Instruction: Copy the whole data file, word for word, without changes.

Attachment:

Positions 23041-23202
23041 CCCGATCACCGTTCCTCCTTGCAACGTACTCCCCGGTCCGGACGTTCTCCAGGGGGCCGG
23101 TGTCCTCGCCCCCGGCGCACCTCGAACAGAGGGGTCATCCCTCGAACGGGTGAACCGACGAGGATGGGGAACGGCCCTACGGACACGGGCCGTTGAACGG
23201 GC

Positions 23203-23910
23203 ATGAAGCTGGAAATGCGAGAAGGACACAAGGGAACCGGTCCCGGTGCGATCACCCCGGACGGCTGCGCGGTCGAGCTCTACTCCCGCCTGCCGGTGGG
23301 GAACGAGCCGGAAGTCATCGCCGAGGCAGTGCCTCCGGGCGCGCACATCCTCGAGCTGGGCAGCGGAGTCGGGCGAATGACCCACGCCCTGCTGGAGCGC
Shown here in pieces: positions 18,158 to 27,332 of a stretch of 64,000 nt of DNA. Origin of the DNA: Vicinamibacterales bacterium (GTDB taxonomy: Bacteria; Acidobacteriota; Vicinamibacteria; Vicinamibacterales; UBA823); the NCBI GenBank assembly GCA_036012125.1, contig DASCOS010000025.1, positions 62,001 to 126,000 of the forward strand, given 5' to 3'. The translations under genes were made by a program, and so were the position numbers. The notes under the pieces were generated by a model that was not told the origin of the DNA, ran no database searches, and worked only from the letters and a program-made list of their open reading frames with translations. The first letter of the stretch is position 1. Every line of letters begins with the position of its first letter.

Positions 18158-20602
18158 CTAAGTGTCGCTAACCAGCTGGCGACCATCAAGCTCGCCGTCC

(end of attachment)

Positions 23041-23202
23041 CCCGATCACCGTTCCTCCTTGCAACGTACTCCCCGGTCCGGACGTTCTCCAGGGGGCCGG
23101 TGTCCTCGCCCCCGGCGCACCTCGAACAGAGGGGTCATCCCTCGAACGGGTGAACCGACGAGGATGGGGAACGGCCCTACGGACACGGGCCGTTGAACGG
23201 GC

Positions 23203-23910
23203 ATGAAGCTGGAAATGCGAGAAGGACACAAGGGAACCGGTCCCGGTGCGATCACCCCGGACGGCTGCGCGGTCGAGCTCTACTCCCGCCTGCCGGTGGG
23301 GAACGAGCCGGAAGTCATCGCCGAGGCAGTGCCTCCGGGCGCGCACATCCTCGAGCTGGGCAGCGGAGTCGGGCGAATGACCCACGCCCTGCTGGAGCGC
Shown here in pieces: positions 18,158 to 27,332 of a stretch of 64,000 nt of DNA. Origin of the DNA: Vicinamibacterales bacterium (GTDB taxonomy: Bacteria; Acidobacteriota; Vicinamibacteria; Vicinamibacterales; UBA823); the NCBI GenBank assembly GCA_036012125.1, contig DASCOS010000025.1, positions 62,001 to 126,000 of the forward strand, given 5' to 3'. The translations under genes were made by a program, and so were the position numbers. The notes under the pieces were generated by a model that was not told the origin of the DNA, ran no database searches, and worked only from the letters and a program-made list of their open reading frames with translations. The first letter of the stretch is position 1. Every line of letters begins with the position of its first letter.

Positions 18158-20602
18158 CTAAGTGTCGCTAACCAGCTGGCGACCATCAAGCTCGCCGTCC